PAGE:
Ahh, the slide whistle. From John Philip Sousa to Raymond Scott, from Peter Tchaikovsky to Spike Jones, the slide whistle has seen a rather ubiquitous and glorious history as the respectable novelty instrument. Whereas the kazoo seems more suited for the kindergarten, and the triangle relegated to the percussion pit, the slide whistle's distinctive pitch-bending hilarity is perfect for the whimsical orchestral arrangement.
The slide whistle is, essentially, a flute without holes. Instead, the pressure inside the tube that generates the frequency is determined by a plunger which moves up or down within the tube to lower or raise the pitch, respectively. There are no additional manipulations available, and it is essentially a one-trick pony. This is very similar to a trombone, the venerable p_i informs me.
| <---- handle to control plunger
| | |
| | |
|-----| <---- plunger
| <---- exit hole
Variations on the slide whistle have existed for centuries, but the common design as pictured above started in 19th century Germany as orchestral music rose in popularity. It was used marginally in songs by Haydn (in his Toy Symphony), Brahms (Hungarian Dance No. 2), and Richard Strauss. Tchaivovsky and other adventuresome Russians also began using the instrument as a subtle yet effective way of distracting the audience while changing key within their compositions. American bandleader John Philip Sousa added one to his famous marching band, and often used it to start off the show.
As silent pictures began becoming more popular, the slide whistle's versatility became even more widespread: it's up and down grace gave the pratfalls of Charlie Chaplin, Buster Keaton, and Fatty Arbuckle a refreshingly funny light. Later, as sound effects were set aside in favor of subtler soundtracks as talkies became popular, a new medium arrived to save the slide whistle from obscurity: cartoons.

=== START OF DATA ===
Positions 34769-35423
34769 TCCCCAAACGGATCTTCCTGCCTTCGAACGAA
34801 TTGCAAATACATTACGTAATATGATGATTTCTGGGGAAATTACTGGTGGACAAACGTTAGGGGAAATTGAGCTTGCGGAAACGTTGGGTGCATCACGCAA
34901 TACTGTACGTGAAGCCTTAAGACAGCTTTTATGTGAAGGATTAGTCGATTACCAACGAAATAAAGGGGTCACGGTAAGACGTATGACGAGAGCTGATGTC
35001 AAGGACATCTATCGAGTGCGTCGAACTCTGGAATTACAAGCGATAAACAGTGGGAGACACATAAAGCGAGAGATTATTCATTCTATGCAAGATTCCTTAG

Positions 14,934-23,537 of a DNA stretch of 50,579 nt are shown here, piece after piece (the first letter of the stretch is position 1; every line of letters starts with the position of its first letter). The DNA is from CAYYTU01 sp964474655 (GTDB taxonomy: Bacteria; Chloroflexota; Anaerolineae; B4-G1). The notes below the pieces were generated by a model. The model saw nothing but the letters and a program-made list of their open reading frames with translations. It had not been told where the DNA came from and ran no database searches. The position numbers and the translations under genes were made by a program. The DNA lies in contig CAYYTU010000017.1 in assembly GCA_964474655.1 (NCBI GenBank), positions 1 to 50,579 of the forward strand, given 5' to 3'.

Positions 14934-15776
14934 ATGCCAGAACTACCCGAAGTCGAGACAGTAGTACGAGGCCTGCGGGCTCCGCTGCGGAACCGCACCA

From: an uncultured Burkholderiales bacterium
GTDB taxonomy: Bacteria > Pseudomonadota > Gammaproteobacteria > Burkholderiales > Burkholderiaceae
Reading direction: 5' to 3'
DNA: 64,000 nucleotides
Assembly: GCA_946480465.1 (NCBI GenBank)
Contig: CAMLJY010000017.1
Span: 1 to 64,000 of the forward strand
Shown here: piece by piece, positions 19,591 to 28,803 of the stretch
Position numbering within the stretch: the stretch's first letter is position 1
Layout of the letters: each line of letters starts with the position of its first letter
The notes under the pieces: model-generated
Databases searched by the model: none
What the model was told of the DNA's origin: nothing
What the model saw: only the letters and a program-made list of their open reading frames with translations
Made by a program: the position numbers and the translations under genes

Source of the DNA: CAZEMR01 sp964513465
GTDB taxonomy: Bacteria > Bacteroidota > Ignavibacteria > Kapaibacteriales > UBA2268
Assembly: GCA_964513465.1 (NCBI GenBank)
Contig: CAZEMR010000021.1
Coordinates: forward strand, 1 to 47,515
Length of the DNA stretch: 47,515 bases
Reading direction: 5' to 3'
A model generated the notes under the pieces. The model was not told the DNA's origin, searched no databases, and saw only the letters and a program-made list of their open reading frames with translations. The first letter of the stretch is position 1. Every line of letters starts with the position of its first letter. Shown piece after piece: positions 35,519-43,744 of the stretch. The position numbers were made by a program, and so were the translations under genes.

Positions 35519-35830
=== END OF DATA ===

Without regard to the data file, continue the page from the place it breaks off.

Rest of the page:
Perhaps the most famous cartoon musician of all time, Raymond Scott (who is also noted as one of the most ingenious electronic musicians of his day) utilized the slide whistle with a style and flair that appealed to the screwball antics of cartoonish imagery in a way that few others have rivaled. Later, Scott Bradley of Hanna-Barbera amd Carl Stalling (with help from Milt Franklyn) also allowed the slide whistle room to breathe (pun intended.). Novelty artists such as Spike Jones and Ernie Kovacs made the instrument an everyday item.
Today, slide whistles are primarily made of nickel or chrome, although there are plenty of manufacturers using a variety of materials, including wood, acrylic, and plastic for you cheap bastards. You can still hear the dynamic and delightful instrument in musical scores, cartoons, and symphonies throughout the world.